In order to help GPs complete diagnosis more efficiently and accurately, this paper applied the hybrid architecture to develop an AI diagnosis assistant web application, which can help GPs make a primary diagnosis by talking/texting with them. Flowchart (left part in the figure) and demo screenshot of the conversation between a GP and AI diagnosis assistant (right part in the figure) can be found at Fig. 5. The natural language understanding part in Fig. 5 follows the same steps as the data processing in “Data pre-processing”. Besides, both Speech-to-text (STT) and Text-to-speech (TTS) functions are implemented using state-of-art methods, which can better improve the experience of this AI diagnosis assistant web application. A demonstration video which shows the process of both writing and speaking assistant process can be found at

Fig. 5
figure 5

The flowchart and demo of the assistance diagnosis application which is developed on the hybrid architecture


This paper introduces a hybrid architecture to help GP to improve the accuracy of primary diagnosis. Comparative experiments on the neurology dataset demonstrate that our proposed model has satisfactory classification accuracy. We also proposed two data augmentation methods (the Symptom Dot Separating Method and the Complaint-Symptoms Integration Method) which were proved effective in improving the predicting accuracy of the neurology disease. This paper also applied the hybrid architecture to develop an AI diagnosis assistant web application, which can efficiently help GPs make a primary diagnosis by talking/texting with them. The accuracy of this architecture needs to be improved, and in the future, the relation between each symptom would be presented via the knowledge graph. The dataset and the source code can be found at the GitHub link which is shared in the Introduction section.

Availability of data and materials

The dataset utilized in the study is currently inaccessible as the collaborating doctor has no plan to share the data, citing complicated policies that must be followed for releasing a dataset. The sample data and source code can be found at the following link:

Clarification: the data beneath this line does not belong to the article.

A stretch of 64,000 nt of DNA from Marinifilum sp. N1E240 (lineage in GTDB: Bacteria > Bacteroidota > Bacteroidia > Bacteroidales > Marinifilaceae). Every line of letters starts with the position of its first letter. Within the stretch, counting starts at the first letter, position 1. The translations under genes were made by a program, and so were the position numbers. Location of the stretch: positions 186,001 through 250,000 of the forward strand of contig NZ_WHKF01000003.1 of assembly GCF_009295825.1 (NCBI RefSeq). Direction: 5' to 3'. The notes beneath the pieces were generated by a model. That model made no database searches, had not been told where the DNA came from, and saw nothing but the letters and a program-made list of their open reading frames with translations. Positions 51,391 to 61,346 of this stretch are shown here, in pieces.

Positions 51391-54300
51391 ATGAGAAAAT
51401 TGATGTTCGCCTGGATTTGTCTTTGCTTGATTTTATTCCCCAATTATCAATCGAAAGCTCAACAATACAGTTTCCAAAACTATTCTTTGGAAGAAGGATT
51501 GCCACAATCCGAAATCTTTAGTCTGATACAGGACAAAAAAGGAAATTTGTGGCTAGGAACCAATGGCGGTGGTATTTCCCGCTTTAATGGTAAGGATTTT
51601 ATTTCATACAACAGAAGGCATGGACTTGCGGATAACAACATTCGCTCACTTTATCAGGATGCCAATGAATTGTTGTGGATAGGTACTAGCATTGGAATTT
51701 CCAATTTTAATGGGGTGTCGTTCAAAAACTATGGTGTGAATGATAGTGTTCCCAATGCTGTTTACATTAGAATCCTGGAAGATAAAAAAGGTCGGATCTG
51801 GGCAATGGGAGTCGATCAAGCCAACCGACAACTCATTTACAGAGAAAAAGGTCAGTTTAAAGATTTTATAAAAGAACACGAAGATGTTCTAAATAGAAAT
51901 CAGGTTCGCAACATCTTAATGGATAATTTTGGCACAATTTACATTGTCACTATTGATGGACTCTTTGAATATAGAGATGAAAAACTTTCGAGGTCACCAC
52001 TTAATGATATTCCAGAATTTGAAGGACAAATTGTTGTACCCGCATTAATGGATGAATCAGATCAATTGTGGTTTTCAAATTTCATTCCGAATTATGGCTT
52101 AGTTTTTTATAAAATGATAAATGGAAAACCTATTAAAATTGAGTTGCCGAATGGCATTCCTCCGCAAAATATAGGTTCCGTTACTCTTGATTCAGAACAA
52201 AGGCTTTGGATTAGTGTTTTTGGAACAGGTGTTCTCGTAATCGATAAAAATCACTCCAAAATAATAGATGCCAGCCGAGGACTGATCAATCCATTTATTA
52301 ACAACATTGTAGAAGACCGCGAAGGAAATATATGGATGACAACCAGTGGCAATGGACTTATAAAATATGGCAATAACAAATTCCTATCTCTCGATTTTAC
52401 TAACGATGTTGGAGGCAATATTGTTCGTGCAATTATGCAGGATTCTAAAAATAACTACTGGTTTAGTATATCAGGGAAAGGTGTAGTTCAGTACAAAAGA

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During the research process and paper preparation, I received selfless assistance from my supervisor and numerous colleagues. I am immensely grateful for their invaluable contributions.


This research has been supported by the Neuravatar Project funded by High Education Innovation Fund (UK-HEIF), match funded PhD scholarship from Bournemouth University and Shandong Hengdao Ruyi Digital Communication Ltd, the Cloud based Virtual Production Project funded by the Arts and Humanities Research Council (UK-AHRC Ref: AH/W009323/1). We state that the funding bodies played no role in the design of the study and collection, analysis, and interpretation of data and in writing the manuscript.

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Project administration, supervision and conceptualization: RP, XY, HL and JZ; Methodology, experiment, visualization and writing-original draft preparation: RW; Writing—review and editing: XY, RW, HL and KJ; Web application development: KJ; Funding acquisition HL; Validation, formal analysis and data curation: RW and RP. All authors read and approved the final manuscript.

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Correspondence to Ruibin Wang.

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Wang, R., Jayathunge, K., Page, R. et al. Hybrid architecture based intelligent diagnosis assistant for GP. BMC Med Inform Decis Mak 24, 15 (2024).